Monday, November 28, 2011

Where the Worlds of Dentistry and Cartography Collide

As I was getting a root canal last week, my dental X-Rays reminded me anew of an optical illusion that stumped us for a short time recently when we were developing our heatmapping engine.

My X-Rays, before during and after a recent root canal.  They reminded me, of course, about cartography.

Dentists, or at least dental radiologists looking at dental X-Rays, are probably familiar with the pesky phenomena of Mach Banding.  It is an optical illusion that presents itself when contrasting tones are viewed right next to each other in the context of lightness gradients.  The intersection appears to have a spike in contrast -the light side gets an even brighter stripe and the dark side appears to have a darkened stripe.  See for yourself in this Wikipedia image...

What's the deal with that?  Turns out, it's all in your head (literally).  Our human visual systems maximize contrast in a scene in order to sharpen patterns (perhaps to get a jump on the lurking tiger in the tall grass).  When a neuron in the retina is stimulated, its neighbors are inhibited and don't fire -the result is a sharpened picture (we do the same thing with contrast filters in image processing).  That's pretty impressive eyeball hardware -but the usually-helpful optical illusion can lead to the perception of visual variation in a gradient that isn't really there.  This impacts dental radiologists and those who look at heat maps.  Here's what we saw...

It really looks like there are a couple of edge artifacts where these two hotspot gradients intersect.  But there's not.  You are crazy -but we're all crazy in the same way.  Rub your eyes a little; still crazy.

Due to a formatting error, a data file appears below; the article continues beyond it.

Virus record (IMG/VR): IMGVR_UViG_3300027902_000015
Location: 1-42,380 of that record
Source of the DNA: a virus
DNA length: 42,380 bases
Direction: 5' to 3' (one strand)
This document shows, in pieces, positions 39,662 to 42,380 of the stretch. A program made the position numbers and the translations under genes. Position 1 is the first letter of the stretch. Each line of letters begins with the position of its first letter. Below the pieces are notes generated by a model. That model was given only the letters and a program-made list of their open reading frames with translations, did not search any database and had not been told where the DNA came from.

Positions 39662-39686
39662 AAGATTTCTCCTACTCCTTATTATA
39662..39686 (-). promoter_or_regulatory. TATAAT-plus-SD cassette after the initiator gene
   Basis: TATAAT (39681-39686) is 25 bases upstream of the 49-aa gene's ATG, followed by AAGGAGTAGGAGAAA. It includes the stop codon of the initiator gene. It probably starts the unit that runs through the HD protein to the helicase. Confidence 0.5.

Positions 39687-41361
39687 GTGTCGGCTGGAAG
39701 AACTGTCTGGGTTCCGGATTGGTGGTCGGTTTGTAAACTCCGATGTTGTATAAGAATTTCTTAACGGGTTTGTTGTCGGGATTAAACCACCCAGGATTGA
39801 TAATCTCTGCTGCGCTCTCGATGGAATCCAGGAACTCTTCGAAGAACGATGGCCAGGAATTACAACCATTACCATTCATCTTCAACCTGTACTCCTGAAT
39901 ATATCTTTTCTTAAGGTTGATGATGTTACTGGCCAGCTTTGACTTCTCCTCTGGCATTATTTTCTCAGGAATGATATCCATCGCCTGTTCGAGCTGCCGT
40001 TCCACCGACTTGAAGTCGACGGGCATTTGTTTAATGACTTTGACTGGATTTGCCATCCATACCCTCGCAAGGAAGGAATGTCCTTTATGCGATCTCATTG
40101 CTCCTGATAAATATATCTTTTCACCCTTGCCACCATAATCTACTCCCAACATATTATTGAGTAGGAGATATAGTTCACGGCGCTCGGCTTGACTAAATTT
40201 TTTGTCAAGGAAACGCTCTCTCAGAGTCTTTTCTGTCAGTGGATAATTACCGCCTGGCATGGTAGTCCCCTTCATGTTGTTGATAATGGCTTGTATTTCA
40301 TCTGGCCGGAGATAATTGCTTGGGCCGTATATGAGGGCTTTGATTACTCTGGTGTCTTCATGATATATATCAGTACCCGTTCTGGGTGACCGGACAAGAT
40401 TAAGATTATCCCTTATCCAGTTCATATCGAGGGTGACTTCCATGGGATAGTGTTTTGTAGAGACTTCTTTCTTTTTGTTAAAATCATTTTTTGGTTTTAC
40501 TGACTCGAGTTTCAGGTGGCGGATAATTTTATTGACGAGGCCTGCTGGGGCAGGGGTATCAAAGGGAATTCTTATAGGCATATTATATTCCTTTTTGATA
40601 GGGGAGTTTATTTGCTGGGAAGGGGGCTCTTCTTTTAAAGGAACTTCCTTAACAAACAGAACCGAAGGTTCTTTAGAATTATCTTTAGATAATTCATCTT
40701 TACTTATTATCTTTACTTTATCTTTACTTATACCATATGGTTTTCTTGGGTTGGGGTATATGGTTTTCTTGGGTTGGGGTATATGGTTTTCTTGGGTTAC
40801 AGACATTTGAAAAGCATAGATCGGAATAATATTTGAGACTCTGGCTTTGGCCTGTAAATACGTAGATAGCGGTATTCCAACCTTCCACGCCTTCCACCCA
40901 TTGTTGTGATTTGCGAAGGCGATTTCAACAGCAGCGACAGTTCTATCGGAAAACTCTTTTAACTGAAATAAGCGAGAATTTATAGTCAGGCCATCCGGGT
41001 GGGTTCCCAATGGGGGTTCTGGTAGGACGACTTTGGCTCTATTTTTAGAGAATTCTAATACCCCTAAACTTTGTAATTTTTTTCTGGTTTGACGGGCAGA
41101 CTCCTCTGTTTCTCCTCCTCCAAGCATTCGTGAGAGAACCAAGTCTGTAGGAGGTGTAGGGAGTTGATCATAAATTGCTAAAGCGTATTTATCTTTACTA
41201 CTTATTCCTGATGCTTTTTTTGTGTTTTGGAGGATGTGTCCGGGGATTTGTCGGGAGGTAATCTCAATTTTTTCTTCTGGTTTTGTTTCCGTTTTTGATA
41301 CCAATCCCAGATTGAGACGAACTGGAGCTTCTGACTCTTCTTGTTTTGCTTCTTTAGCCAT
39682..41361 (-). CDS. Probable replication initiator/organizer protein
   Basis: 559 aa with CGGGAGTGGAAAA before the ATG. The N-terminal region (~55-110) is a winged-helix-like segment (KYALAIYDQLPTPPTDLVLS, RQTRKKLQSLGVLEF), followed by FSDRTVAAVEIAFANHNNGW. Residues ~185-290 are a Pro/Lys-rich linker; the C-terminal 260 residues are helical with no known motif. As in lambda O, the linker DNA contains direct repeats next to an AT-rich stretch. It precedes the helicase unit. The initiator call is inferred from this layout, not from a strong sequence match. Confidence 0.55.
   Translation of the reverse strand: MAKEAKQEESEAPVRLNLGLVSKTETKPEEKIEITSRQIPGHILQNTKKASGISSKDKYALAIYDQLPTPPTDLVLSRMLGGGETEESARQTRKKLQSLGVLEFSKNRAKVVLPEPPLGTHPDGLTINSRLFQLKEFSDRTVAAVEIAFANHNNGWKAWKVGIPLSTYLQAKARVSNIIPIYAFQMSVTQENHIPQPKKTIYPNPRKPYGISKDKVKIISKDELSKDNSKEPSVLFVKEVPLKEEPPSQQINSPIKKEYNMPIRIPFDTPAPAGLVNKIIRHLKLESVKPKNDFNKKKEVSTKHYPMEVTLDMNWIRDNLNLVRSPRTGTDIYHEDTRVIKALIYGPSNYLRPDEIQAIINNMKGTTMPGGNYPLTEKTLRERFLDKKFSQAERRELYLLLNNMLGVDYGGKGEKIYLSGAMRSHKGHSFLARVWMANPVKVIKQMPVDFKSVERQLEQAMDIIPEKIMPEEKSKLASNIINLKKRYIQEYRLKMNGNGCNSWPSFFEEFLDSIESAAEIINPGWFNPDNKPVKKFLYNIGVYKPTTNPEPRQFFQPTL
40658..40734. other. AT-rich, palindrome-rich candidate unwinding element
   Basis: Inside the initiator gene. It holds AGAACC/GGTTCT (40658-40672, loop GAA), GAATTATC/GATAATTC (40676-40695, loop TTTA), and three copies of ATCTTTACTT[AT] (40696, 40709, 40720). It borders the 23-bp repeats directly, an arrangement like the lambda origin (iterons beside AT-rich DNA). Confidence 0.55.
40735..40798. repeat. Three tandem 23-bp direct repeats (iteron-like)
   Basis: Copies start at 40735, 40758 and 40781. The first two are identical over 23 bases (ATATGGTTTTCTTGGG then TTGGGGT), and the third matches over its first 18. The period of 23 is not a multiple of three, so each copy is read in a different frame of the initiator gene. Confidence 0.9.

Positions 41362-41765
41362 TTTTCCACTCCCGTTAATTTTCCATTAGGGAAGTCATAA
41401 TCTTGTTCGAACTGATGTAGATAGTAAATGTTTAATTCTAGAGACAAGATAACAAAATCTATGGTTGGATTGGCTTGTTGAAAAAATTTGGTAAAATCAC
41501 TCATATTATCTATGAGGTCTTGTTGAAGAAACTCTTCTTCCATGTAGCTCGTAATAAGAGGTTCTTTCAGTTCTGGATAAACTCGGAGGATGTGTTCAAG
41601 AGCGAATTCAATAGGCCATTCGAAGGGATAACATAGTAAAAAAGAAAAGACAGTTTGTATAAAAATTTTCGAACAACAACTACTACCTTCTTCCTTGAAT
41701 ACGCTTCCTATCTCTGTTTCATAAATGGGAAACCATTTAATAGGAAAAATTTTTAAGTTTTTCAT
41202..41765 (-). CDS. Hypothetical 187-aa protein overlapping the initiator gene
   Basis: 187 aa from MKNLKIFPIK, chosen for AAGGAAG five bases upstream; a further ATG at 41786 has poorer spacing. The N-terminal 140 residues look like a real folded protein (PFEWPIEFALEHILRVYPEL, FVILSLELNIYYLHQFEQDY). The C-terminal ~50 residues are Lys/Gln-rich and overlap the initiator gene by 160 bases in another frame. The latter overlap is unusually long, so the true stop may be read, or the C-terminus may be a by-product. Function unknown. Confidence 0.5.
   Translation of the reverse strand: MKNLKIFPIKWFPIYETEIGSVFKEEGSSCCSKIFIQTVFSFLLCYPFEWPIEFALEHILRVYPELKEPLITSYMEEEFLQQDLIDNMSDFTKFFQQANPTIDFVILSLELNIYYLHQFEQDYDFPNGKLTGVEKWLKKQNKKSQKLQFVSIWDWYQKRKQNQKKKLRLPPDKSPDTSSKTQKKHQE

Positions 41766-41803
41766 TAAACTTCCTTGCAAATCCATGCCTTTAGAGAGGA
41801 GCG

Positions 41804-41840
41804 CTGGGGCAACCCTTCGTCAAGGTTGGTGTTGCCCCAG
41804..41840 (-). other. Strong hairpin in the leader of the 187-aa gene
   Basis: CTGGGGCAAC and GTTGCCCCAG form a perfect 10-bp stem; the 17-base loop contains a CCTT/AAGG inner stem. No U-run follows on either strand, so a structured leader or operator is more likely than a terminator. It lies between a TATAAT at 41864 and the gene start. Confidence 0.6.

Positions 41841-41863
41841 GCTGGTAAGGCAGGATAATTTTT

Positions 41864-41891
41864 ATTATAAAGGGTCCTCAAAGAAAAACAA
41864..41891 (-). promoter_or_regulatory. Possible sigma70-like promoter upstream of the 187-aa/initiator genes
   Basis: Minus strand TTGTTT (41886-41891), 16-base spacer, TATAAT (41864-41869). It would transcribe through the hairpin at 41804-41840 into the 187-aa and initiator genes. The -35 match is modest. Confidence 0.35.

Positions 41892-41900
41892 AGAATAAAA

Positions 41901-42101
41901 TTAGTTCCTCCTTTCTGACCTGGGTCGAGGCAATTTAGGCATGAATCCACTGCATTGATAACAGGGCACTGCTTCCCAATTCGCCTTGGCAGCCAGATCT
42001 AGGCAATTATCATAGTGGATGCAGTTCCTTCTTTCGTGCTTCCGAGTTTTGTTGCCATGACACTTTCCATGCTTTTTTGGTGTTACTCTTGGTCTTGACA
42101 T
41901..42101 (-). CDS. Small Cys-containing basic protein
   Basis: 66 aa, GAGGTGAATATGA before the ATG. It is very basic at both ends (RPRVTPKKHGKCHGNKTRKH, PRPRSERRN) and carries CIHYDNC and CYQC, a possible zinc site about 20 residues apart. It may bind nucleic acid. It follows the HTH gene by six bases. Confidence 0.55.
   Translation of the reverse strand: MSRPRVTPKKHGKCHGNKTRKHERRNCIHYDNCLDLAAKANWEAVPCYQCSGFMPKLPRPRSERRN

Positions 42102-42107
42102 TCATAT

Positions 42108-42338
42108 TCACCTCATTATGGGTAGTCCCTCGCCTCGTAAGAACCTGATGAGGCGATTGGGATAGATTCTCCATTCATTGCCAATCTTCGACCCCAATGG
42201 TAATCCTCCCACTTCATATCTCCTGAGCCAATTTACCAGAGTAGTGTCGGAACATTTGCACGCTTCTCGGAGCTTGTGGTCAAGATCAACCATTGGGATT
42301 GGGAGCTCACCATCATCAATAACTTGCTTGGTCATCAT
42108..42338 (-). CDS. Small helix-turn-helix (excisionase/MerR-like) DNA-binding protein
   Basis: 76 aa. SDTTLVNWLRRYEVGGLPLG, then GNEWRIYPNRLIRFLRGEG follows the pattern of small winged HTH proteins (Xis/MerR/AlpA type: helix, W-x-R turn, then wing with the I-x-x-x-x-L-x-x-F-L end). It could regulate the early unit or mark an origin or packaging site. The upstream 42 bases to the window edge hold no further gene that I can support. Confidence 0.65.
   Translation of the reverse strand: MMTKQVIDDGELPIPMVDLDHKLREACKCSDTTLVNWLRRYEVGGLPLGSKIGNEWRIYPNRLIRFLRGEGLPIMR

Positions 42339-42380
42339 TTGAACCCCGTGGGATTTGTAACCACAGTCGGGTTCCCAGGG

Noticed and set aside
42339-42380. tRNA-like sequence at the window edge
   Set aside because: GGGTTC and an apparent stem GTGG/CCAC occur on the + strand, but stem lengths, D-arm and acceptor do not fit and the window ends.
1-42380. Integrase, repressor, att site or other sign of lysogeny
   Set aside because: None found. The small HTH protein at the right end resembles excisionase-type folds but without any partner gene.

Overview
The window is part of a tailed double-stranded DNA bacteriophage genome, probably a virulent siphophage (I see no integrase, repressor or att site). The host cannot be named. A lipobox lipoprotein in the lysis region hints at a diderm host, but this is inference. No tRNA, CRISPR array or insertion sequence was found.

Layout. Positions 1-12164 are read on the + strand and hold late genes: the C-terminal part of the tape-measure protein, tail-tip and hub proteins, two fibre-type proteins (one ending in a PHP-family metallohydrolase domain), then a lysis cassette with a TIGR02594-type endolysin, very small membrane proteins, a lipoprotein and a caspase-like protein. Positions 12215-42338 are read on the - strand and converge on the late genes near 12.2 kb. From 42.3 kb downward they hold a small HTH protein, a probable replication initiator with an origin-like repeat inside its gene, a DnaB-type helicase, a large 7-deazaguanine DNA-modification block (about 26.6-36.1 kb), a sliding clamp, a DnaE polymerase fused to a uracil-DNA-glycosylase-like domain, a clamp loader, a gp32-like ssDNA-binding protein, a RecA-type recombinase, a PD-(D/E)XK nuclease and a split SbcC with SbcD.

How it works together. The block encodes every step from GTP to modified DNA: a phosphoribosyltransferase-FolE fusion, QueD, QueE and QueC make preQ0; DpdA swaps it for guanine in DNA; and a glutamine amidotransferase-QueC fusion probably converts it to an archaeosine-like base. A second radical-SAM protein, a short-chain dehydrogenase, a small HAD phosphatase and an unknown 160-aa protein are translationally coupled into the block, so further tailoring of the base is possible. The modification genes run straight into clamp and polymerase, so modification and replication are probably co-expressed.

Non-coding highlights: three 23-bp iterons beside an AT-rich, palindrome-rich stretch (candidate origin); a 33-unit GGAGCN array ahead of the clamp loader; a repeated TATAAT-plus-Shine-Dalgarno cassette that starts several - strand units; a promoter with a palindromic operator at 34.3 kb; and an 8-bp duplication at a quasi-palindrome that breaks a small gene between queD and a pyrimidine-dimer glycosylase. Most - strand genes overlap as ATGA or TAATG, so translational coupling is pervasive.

This is something that heatmap makers (whether it is a Visual Fusion heatmap, a kernel density plot in R, or some other engine that spits out gradient overlays) should be aware of -even if it's just to avoid the hours spent needlessly tweaking your code and/or your eyeballs.  There's not a whole lot you can do about it...other than to break up the gradient by showing it atop some nice background context (like a basemap or aerial imagery), which I'd hope you were planning on doing all along anyway.

Stuff in the background breaks up the isolated brightness gradation and nukes the Mach banding, which is nice.

Here's slightly more, partially redundant, reading on the subject as it relates to our heatmapping engine.


  1. How about adding a bit of gaussian/uniform noise to the output?

  2. Thanks Hadley! Also, your discussion on the topic is excellent, thanks for the resource!

  3. Israel "izzy" CohenNovember 30, 2011 at 5:27 PM

    Over 3000 years ago, the world of anatomy provided toponyms for the world of cartography.

    Phoenician names for geographic areas are still being used in west Asia and north Africa. Because Phoenician was also a Western Semitic language, these names sound quite Hebraic.

    These names were derived by configuring the gigantic body of a god or goddess over the surface of the area to be mapped. The name of each part of that body became the name of the area under it. This produced a scale 1:1 map-without-paper ... an ancient GIS ... on which the name of a place indicated its approximate location and direction with respect to all other places on the same map whose name was derived in this manner.

    For more information on this topic, see

  4. This is a very interesting post and an excellent resources. How about adding a bit of gaussian noise to the output?

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  6. It's amazing how you related your teeth x-ray to optical illusion and then heatmapping engine. I think I'll try to visualize this one too when I get to my dentist Sydney clinic. Thanks for the idea!

  7. Its' really nice to know that you got inspired by looking at your dental x-ray. Very cool indeed.

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